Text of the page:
This question is prompted by reading that Martin Amis has become a professor at Manchester University. I am mystified as to why this is so. As far as I can gather he has no postgraduate qualifications nor has ever taught or lectured at a university before. I find this very unfair when there are people on this forum who will find it very difficult to get a job in academia when they have completed their doctorates.
So what?! Is my response....
He's a highly respected writer, no doubt he has spoken at literary festivals and the like.... moreover HE'S A PROFESSOR OF CREATIVE WRITING. I'm finding it difficult to comprehend how he could be MORE suited to such a position....
I think your question shows some narrow-mindedness and pitifull, naive resentment. It is a great honour for Manchester Uni to have Amis as a professor. Try to think outside the box and ask yourself honestly, who do you think will be remembered by posterity for having contributed to the culture and identity of the country? All of the many thousands with doctorates? Or a celebrated and talented writer? No doubt Amis's lectures and teachings on creative writing will go down in history. Who do you think will be reading our theses in 10 years time?
Since Manchester became a 'Super University' they are attempting to move right up the rankings. I read somewhere that they want to be in the top 25 in the world. Attracting big names seems to be part of this mission.
As for Martin Amis being a 'Professor', his body of work over the past 30-odd years justifies this. I can understand the cynical aspect i.e., the fact he won't be based in Manchester etc. But there are lots of other Professors that don't have PhDs, and are given the title because of their body of work in industry etc.
Personally, I think it's quite a coup for Manchester, and I'm glad they got him, rather than one of the usual suspects, such as, LSE who'd call him a Professor of Social Creative Commentary (or the like)
Kaymoy, regarding your statement: “who do you think will be remembered by posterity for having contributed to the culture and identity of the country? All of the many thousands with doctorates? Or a celebrated and talented writer?” Surely this is a matter of opinion? It is hardly a basis for higher education policy. It also shows little faith in doctoral students. Who are we to say who will and will not be remembered? I personally think Amis is a slight author, and vastly overrated.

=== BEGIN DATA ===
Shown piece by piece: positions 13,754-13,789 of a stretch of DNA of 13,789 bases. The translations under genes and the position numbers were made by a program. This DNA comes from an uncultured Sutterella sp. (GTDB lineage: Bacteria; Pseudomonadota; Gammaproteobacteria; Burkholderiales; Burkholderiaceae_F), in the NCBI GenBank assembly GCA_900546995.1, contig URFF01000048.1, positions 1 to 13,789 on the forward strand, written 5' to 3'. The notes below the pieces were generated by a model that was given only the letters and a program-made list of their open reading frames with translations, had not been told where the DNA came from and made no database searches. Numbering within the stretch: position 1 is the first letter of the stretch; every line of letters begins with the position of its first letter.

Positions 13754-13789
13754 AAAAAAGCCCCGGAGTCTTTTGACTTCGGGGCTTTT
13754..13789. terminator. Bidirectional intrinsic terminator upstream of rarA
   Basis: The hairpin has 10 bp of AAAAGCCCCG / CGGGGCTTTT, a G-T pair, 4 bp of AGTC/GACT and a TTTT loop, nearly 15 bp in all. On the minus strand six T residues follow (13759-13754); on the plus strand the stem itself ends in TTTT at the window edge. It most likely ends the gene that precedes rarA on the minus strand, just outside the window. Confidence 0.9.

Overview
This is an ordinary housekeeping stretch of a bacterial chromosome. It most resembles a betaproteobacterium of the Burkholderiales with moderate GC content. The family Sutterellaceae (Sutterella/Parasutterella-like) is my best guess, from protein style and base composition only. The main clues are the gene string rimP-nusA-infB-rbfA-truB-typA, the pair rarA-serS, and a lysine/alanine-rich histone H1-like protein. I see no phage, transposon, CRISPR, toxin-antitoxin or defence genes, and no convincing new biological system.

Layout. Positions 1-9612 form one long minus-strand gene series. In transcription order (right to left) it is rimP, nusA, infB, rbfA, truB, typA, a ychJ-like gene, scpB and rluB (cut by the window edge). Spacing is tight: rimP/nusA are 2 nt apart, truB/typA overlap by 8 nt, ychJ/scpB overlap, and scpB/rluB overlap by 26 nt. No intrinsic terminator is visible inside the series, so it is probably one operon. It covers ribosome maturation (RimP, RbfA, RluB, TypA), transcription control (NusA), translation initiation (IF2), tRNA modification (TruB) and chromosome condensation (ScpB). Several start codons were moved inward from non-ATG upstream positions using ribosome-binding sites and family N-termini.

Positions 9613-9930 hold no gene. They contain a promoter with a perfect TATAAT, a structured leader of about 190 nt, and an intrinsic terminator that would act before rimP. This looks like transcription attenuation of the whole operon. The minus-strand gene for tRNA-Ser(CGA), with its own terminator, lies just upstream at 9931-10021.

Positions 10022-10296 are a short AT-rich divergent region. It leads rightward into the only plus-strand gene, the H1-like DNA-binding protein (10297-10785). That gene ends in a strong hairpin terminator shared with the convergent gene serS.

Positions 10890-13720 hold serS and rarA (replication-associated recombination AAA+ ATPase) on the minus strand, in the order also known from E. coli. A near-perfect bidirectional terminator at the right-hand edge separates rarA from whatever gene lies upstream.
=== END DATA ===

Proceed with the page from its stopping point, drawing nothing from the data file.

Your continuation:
Orian, I did not mean to devalue doctoral study but I think a little humility is needed here. This notion that we are 'entitled' to jobs, because we will hold PhDs, above others who have also produced substantial work and from whom students can benefit, and the additional notion that the latter should not be allowed to 'take jobs away from us', sounds a little spoiled to me.
Kaymoy, we must not be supportive of Amis (and others like him who find easy entry into much coveted academic positions because of their celebrity in largely non-academic fields) merely because his students may learn something useful about writing fiction.
Many people who have gone through years of PhD study and the resulting demoralising search for a job in academia are not best served if people such as Amis are allowed such easy access into academic jobs. Besides it is unlikely that he will have the same workload as a regular professor. His work hours are certainly shorter and his salary is considerably more (nearly half a million pounds a year) This money could have funded several post doc and lectureship positions at Manchester.
But Amis is not really to blame. He was offered the job and he took it—who wouldn’t. The real problem is the Research Assessment Exercise, which makes this sort of thing possible.
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